The Transparency Reporting Toolkit: Guide & Template
for Reporting on U.S. Government Requests for User Information
by Liz Woolery, Ryan Budish, and Kevin Bankston
ABOUT THE TRANSPARENCY REPORTING TOOLKIT
The Transparency Reporting Toolkit is a joint project by New America’s Open Technology Institute and Harvard University’s Berkman Klein Center for Internet & Society. The purpose of the Toolkit is to make it easier for companies to create better transparency reports about government requests for user data. Similarly, by providing a template and best practices, the Toolkit aims to make it easier for new companies to begin transparency reporting. By following the recommendations in this guide, which are grounded in existing best practices, transparency reports can become more consistent, easier to understand, and more effective.
The Transparency Reporting Toolkit project currently includes:
- The Survey & Best Practice Memos—A survey of 43 transparency reports, identifying best practices across eight different areas (March 2016)
- The Reporting Guide & Template—This guide provides a practical starting point for companies that want to create or improve their transparency reports, including a model transparency reporting template for companies designing their first report (December 2016)
These components of the Toolkit build on our extensive research into transparency reporting. For the past three years we have surveyed transparency reports, hosted multiple workshops with representatives from academia, civil society, and a variety of internet companies, and conducted numerous interviews with transparency reporting leaders at many internet and technology companies. From this research we have identified the best practices and recommendations that are central to this Toolkit.
ABOUT THE REPORTING GUIDE & TEMPLATE
Through all of our conversations, it became clear that a wide variety of companies, those both big and small, wanted tools that could help them more easily create transparency reports that followed consensus best practices. This guide assumes familiarity with our eight-part Transparency Reporting Toolkit Survey & Research Memos, released in March 2016, which identifies best practices in reporting based on an extensive survey of current practices. This reporting guide and template is an extension of that work and provides practical assistance to help companies translate those best practices into their reports.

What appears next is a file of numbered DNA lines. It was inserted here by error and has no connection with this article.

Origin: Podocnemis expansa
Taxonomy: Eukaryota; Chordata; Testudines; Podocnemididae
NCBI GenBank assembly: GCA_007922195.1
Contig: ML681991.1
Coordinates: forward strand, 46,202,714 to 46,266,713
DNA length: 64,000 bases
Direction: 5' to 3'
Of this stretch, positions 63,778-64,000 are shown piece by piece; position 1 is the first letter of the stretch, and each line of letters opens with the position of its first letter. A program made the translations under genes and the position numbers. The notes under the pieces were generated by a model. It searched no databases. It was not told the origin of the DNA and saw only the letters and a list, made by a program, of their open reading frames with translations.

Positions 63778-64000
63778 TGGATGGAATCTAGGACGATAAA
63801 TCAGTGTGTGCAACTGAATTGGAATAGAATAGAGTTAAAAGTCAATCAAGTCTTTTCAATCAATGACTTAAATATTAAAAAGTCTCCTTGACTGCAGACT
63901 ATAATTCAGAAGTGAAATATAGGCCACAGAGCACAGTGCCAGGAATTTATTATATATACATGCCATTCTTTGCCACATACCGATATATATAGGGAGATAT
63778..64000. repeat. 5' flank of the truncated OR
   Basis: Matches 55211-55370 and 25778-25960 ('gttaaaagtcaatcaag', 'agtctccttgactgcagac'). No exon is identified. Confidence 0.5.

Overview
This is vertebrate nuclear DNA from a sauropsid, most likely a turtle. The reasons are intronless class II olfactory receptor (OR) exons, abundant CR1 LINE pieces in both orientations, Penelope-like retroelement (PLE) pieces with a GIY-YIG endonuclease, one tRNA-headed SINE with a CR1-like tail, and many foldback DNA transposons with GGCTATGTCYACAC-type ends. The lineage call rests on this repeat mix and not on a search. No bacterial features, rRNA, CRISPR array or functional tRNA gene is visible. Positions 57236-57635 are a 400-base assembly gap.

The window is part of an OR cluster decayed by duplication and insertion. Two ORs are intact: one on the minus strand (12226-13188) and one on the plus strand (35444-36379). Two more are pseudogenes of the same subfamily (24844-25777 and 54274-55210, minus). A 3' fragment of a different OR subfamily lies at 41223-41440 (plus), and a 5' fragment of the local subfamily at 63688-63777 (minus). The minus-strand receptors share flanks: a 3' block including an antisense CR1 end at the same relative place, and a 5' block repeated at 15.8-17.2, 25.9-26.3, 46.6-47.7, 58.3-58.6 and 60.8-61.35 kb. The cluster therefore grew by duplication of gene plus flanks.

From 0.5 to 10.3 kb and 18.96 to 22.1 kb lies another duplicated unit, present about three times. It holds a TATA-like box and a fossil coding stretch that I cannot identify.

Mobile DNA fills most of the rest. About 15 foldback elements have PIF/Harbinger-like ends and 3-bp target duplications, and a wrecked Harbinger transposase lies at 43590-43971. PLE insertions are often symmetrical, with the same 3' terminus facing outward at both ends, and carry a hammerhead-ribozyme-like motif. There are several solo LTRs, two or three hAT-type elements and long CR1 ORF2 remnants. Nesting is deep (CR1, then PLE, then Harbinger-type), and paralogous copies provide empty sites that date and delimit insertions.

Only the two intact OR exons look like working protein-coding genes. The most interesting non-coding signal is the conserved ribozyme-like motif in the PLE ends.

This guide is not legal advice. The best practices described here are largely based on practices observed throughout a range of existing reports. However, each company’s circumstances, market positioning, data collection, business models, and risks are different, and the decisions of when and how to produce a transparency report should be based on those unique factors. This guide can be a resource for companies as they work with their lawyers in responding to and reporting on government requests for user data.
We hope this template and guide helps companies as they seek to develop their transparency reports, and we look forward to working with them in further developing this resource. As companies work to implement this guidance, we encourage them to contact us to share feedback and update us on changes to their reports.
Feedback and other comments can be sent to email@example.com.